SANTA FE — A power struggle that could linger throughout the 60-day legislative session rippled through the Roundhouse on Friday, as Gov. Susana Martinez vetoed an appropriations bill that would have provided emergency funding for New Mexico courts and money to cover the session expenses.
The two-term Republican governor’s veto came just hours after the Democratic-controlled House passed the legislation on a party-line 37-32 vote and means lawmakers will have to start over next week on a new funding bill.
In the meantime, legislators will not receive their per diem and legislative staffers will not be paid.
New Mexico lawmakers do not receive a salary, but they do get a per diem — currently set at $164 — that’s intended to cover daily food and lodging expenses.
In her veto message, Martinez called the bill a “thinly veiled” attempt to increase funding for the Legislature, while using the cash-strapped courts as a cover.
“At a time when some legislators are talking about raising taxes on hardworking families, it is unacceptable to have one branch of government refusing to share the responsibility of reducing government spending,” the governor wrote.
In response, Senate Majority Leader Peter Wirth, D-Santa Fe, called the governor’s veto “reckless” and said it could have serious repercussions.
“As a result of her action, juries will not be funded, criminal cases will be dismissed, and some criminals will walk free,” Wirth said.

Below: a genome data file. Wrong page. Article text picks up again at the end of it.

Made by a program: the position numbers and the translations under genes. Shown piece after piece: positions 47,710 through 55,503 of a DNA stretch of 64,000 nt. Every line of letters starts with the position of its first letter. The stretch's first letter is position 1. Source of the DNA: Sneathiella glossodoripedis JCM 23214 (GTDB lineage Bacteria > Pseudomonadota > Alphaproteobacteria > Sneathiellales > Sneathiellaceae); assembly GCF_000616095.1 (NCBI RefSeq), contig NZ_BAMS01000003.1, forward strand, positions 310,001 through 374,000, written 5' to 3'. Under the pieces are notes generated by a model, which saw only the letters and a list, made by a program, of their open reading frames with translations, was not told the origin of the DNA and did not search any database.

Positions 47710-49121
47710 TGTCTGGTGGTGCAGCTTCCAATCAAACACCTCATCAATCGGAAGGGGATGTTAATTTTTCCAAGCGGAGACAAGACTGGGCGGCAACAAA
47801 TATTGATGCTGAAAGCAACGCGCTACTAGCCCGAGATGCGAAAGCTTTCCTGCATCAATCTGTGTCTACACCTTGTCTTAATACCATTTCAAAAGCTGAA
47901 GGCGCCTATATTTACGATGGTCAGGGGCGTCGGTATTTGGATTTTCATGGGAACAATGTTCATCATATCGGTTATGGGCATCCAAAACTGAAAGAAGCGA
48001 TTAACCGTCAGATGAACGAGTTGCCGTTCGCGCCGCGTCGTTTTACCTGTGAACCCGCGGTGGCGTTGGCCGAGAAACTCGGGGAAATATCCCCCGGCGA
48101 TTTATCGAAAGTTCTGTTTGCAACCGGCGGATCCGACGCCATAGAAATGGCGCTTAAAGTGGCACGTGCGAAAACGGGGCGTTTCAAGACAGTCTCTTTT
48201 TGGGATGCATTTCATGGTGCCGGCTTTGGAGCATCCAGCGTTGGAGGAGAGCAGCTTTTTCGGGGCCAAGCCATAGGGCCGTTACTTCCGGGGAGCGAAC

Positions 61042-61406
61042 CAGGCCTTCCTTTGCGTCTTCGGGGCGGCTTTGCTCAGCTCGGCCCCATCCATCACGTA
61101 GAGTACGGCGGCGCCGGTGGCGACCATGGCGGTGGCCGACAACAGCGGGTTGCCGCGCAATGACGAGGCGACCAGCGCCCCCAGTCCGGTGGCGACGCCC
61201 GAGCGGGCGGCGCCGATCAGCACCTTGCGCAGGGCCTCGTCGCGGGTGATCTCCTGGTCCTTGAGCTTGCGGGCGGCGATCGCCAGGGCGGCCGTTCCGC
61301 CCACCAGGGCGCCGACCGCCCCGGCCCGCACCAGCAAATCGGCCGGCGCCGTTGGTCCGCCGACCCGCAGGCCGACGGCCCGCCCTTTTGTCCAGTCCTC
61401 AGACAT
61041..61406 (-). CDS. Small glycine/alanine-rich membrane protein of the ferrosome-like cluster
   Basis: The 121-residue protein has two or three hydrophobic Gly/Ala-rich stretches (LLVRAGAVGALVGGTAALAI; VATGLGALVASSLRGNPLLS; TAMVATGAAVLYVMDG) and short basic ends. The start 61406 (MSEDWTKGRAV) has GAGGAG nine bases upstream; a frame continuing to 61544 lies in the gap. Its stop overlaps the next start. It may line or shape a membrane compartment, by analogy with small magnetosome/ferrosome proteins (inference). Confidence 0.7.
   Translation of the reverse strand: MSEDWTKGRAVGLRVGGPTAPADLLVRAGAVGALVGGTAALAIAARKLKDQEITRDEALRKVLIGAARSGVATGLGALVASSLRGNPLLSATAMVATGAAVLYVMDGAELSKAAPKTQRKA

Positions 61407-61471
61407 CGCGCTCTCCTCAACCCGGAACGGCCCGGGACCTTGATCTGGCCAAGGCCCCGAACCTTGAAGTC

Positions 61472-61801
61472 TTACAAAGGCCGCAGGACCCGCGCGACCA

He also said the legislative branch had already absorbed cuts during the state budget crunch.
In all, the vetoed bill, Senate Bill 176, would have appropriated about $8.9 million for the expenses of the 60-day session that started last week — less than what was originally appropriated for the 2015 legislative session, but about $1.7 million more than was ultimately spent that year.
The bill also contained more than $900,000 in emergency funding for the courts, which would have been used to replenish a juror and interpreter fund, avoid furloughs at the state Supreme Court, and restore normal operating hours at the 12th Judicial District Court in Otero and Lincoln counties.
Supreme Court Chief Justice Charles Daniels told lawmakers last week that the state’s judicial system is in “crisis” and on the brink of failing to meet its constitutional requirements.
The bill vetoed Friday also included $200,000 to cover a budget shortfall at the Aging and Long-Term Services Department.
Typically, the “feed bill” for covering legislative session expenses is a standalone bill, but the Senate — with bipartisan backing — opted earlier this week to tack the emergency funding for courts and one state agency onto the legislation.
Majority House Democrats then moved the bill quickly, a move that left House Republicans fuming, as the House had previously approved its own separate version of a feed bill with no money for the courts.
“I think it’s a political ploy to get around the rules,” Rep. Sarah Maestas Barnes, R-Albuquerque, said at one point during Friday’s debate, which stretched for nearly three hours.
But majority House Democrats defended the legislation, calling it vital for the legislative and judicial branches to keep functioning despite an ongoing revenue downturn that’s already prompted steep budget cuts.
“I think there’s a deliberate attempt to starve state government,” said Rep. Antonio “Moe” Maestas, D-Albuquerque. “If we can’t fund the judiciary, how are we going to fund roads?”